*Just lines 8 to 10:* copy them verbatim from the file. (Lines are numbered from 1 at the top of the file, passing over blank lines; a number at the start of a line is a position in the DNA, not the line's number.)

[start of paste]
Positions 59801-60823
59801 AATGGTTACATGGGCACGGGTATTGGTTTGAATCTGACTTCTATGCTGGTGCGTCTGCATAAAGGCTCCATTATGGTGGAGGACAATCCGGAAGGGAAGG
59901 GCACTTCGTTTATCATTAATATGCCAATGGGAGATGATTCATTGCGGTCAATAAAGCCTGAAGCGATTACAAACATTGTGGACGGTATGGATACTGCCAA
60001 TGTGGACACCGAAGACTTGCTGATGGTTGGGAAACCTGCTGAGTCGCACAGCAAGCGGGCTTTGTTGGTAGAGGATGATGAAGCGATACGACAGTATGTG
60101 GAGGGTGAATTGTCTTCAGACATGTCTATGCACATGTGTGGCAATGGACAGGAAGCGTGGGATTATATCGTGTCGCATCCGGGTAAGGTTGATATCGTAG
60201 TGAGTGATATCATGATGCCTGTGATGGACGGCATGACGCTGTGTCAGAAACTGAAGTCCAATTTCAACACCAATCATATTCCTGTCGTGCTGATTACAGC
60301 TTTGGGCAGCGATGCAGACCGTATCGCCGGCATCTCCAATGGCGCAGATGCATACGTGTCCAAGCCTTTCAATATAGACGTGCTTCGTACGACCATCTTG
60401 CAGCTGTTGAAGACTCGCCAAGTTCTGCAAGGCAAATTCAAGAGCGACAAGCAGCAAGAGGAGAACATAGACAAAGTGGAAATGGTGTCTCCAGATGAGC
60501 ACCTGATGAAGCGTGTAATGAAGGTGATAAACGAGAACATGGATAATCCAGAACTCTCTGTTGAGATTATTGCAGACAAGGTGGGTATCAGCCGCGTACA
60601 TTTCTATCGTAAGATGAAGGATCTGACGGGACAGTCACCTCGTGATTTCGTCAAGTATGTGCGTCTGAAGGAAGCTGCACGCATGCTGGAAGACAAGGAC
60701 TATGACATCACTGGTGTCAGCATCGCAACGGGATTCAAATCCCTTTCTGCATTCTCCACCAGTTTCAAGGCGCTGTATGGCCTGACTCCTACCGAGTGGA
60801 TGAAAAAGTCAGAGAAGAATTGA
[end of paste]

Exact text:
60401 CAGCTGTTGAAGACTCGCCAAGTTCTGCAAGGCAAATTCAAGAGCGACAAGCAGCAAGAGGAGAACATAGACAAAGTGGAAATGGTGTCTCCAGATGAGC
60501 ACCTGATGAAGCGTGTAATGAAGGTGATAAACGAGAACATGGATAATCCAGAACTCTCTGTTGAGATTATTGCAGACAAGGTGGGTATCAGCCGCGTACA
60601 TTTCTATCGTAAGATGAAGGATCTGACGGGACAGTCACCTCGTGATTTCGTCAAGTATGTGCGTCTGAAGGAAGCTGCACGCATGCTGGAAGACAAGGAC